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Restaurant Review: Rocket To Venus

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(credit: Caryn Coyle)

(credit: Caryn Coyle)

By Caryn Coyle

There were no concentrated food pellets being offered at Rocket to Venus, 3360 Chestnut Avenue in Hampden.  It was Wednesday night, half-priced bottled wine night.  Mondays are burgers and beer for $7 nights, and Tuesdays are 50 cent wings and $6 pitchers of Yuengling and Natty Boh, or $8 for Stella.  In the rocket that was launched in Hampden in 1928, for which the restaurant is named, there were only food pellets and water.

Co-owners Brian Carey and Geoffrey Danek call their restaurant, Rocket to Venus because Danek lives in the house on Morling Avenue where the original rocket to Venus was built.  Actually, the rocket was built in the garage that was rented by brothers Harry and Sterling Uhler and Robert Condit.  Condit was the one who entered the angle iron and sailcloth rocket, but it never left the ground.  After eight months creating what was described as a 24-foot bullet, it was set on the sidewalk of Morling Avenue and flames and smoke were launched, but not the rocket.

“Geoff saw a rocket at a yard sale in Annapolis and the idea for the restaurant’s name just clicked,” said Carey.  The yard sale rocket is attached to the roof, on the southeast corner of the restaurant, above the sky blue sign, “Rocket to Venus.” 

I ordered something I have never tried before, chicken and waffles for $12.  The chicken was pulled and had a slight maple flavor though a bottle of warm syrup is served with the waffle.  I was reluctant to try it, but my server, Brie Hayes, enthusiastically recommended the syrup.  So I sliced a portion of the waffle with a big chuck of chicken in gravy and dribbled a little maple syrup on it.  When I let the flavors blend together, I was truly surprised at how good it tasted.  I sliced another piece off the waffle and ate another piece. 

Rocket to Venus “represents the local neighborhood melting pot of personalities,” explained Carey.  “All types of people come here and mix well.  The artists and the workers, the young and the old, it truly reflects Hampden and Baltimore.”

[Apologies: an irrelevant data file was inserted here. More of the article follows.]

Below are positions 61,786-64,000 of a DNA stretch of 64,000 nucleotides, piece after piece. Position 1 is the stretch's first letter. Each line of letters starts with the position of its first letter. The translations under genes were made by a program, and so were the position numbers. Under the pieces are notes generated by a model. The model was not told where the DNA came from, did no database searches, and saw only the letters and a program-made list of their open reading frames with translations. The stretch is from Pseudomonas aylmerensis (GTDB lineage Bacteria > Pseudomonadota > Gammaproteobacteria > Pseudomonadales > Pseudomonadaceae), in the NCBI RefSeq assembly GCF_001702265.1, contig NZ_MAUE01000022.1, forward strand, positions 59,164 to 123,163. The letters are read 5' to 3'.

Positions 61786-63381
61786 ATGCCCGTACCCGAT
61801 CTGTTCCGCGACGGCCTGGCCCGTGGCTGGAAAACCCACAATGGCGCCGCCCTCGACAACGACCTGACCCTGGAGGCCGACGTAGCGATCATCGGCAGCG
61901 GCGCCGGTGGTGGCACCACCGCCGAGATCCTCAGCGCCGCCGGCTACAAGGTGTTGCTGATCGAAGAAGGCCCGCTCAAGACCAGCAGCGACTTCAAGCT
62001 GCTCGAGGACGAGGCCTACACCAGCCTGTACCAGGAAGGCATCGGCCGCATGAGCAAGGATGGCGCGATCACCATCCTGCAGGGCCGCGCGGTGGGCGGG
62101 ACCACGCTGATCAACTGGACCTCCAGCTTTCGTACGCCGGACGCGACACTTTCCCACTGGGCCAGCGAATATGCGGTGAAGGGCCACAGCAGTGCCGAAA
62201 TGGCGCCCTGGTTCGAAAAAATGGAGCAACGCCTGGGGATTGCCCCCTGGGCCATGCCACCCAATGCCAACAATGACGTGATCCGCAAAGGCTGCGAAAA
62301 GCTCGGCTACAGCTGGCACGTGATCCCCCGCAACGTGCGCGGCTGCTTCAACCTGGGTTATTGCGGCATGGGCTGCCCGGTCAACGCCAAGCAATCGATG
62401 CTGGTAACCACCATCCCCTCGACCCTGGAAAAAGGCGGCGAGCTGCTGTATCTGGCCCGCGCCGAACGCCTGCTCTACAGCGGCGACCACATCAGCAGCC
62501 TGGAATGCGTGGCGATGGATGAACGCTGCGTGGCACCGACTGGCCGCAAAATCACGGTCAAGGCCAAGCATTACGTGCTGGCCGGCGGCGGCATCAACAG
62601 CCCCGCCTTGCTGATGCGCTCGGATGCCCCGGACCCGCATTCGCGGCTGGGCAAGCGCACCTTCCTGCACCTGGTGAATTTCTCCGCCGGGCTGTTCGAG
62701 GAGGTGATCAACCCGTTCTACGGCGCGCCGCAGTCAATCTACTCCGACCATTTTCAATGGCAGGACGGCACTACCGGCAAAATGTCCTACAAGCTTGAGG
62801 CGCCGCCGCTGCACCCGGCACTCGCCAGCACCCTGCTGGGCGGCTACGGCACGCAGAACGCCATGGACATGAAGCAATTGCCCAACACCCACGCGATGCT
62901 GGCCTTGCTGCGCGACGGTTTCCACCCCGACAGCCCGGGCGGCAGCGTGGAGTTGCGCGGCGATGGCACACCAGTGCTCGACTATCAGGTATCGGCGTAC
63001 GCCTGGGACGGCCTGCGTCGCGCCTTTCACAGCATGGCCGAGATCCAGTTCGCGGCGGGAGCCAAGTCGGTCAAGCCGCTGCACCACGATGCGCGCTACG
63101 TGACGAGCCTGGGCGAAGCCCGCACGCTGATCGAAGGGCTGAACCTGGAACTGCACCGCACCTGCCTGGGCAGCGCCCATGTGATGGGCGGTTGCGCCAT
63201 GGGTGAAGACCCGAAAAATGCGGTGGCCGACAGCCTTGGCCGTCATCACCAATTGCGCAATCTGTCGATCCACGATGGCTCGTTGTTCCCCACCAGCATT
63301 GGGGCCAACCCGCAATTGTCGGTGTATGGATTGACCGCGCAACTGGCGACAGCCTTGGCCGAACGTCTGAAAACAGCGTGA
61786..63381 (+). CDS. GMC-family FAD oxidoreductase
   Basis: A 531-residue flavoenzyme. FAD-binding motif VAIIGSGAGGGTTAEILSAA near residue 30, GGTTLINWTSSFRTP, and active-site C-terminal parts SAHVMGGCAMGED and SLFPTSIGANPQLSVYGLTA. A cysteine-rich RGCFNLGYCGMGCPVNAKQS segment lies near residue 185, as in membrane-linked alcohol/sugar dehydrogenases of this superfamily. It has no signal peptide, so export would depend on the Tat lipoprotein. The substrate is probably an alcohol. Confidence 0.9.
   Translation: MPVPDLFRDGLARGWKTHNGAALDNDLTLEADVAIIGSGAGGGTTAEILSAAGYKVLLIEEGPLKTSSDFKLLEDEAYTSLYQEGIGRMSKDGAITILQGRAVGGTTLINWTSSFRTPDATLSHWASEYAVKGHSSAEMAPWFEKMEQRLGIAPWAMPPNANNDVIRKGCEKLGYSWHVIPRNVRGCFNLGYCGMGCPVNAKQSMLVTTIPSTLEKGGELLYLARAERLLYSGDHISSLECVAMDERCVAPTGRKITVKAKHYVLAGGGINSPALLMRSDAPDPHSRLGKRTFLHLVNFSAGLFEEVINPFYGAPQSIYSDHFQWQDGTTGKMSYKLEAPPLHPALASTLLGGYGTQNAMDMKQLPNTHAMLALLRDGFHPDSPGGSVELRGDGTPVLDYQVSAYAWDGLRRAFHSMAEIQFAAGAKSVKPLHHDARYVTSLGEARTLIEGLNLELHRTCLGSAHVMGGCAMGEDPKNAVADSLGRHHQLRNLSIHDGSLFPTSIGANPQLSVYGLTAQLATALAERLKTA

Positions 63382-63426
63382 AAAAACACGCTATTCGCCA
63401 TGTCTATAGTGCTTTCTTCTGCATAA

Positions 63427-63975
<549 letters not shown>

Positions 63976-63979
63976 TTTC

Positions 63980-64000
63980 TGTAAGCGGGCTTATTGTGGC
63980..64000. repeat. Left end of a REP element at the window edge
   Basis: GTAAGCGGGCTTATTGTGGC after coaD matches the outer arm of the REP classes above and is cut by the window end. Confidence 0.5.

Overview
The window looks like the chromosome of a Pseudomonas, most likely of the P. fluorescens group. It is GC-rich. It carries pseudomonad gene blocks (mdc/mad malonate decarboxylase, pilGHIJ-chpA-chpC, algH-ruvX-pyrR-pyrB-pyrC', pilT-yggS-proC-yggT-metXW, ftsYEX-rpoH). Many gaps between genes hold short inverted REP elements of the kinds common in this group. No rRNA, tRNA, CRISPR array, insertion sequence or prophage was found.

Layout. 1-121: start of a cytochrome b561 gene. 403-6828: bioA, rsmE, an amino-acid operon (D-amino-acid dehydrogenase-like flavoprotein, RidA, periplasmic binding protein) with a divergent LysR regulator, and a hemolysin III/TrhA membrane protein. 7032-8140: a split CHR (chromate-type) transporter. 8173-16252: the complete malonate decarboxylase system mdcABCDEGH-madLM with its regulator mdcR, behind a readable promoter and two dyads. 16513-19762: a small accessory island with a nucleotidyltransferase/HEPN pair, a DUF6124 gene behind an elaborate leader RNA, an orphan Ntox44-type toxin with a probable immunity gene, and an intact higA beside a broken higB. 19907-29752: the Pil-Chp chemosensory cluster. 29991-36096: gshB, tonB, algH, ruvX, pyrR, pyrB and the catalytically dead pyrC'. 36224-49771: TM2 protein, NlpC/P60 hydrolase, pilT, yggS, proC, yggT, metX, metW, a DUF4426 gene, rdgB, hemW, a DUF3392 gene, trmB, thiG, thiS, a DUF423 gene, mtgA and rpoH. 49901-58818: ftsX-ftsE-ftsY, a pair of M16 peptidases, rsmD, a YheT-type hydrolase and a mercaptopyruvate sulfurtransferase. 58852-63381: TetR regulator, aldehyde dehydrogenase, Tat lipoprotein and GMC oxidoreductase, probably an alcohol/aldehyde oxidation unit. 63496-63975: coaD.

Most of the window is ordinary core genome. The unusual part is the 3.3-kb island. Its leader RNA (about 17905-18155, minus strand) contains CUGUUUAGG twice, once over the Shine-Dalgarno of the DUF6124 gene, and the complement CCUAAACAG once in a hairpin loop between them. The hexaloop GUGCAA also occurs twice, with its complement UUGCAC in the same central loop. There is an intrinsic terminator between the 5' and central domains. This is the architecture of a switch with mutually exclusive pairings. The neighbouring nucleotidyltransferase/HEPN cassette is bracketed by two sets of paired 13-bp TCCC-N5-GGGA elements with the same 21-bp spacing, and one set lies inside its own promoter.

Carey grew up in Crofton and attended Towson State University.  He plays drums for the local band, Arbouretum and opened Rocket to Venus with Danek in December 2006.

I ordered the spring rolls for $4, which were made of cabbage, carrot & crystal noodles and served on spinach leaves with sweet chili sriracha.   The rolls were crispy, hot and flavorful.  I also had one of the Rocket’s specialty drinks, the cucumber chiller with gin for $7.  The drink is made with fresh muddled cucumber, fresh limeade and a splash of Sprite.  It was light, refreshing and slightly sour, but good. 

Carey allows local artists to display their work and he does not take any commission on their sales.  Katrina Ford was the current artist and I snapped a photo of her “Wings,” a large, graceful spread of  white feathers,  before I realized they were not part of the Rocket’s permanent décor.   In a corner of the Rocket to Venus is a custom-made jukebox.  

Carey added,  “We let local musicians submit their CDs and we give them a try.”

rockettovenus baltimorebomb Restaurant Review: Rocket To Venus

(credit: Caryn Coyle)

For dessert, I ordered the Baltimore Bomb pie for $5.  It was described as a melted Berger cookie and Baltimoreans know what that means.  The pie did taste exactly like the cookie, chocolate and custard, served warm with whipped cream and Reese’s pieces.  Absolutely mouth-watering. 

Rocket to Venus has a nostalgic, early space age feel to it, the windows are round and resemble portholes.  The floor is early 20th century tile.  There was a nice mingling area of space just beyond my booth and I watched young, old, tattooed and dress shirted patrons gather.  Conversations hummed and for a weeknight, the place was hopping.    

Rocket to Venus
3360 Chestnut Ave.

Baltimore, Md. 21211
410-235-7887
Hours: Monday to Saturday, 5 p.m.-2 a.m.; Sunday, noon-2 a.m.
Website 

Caryn Coyle lives in Baltimore.  Her fiction and non-fiction have been published in more than a dozen literary journals and the anthology City Sages: Baltimore (2010) from City Lit Press.

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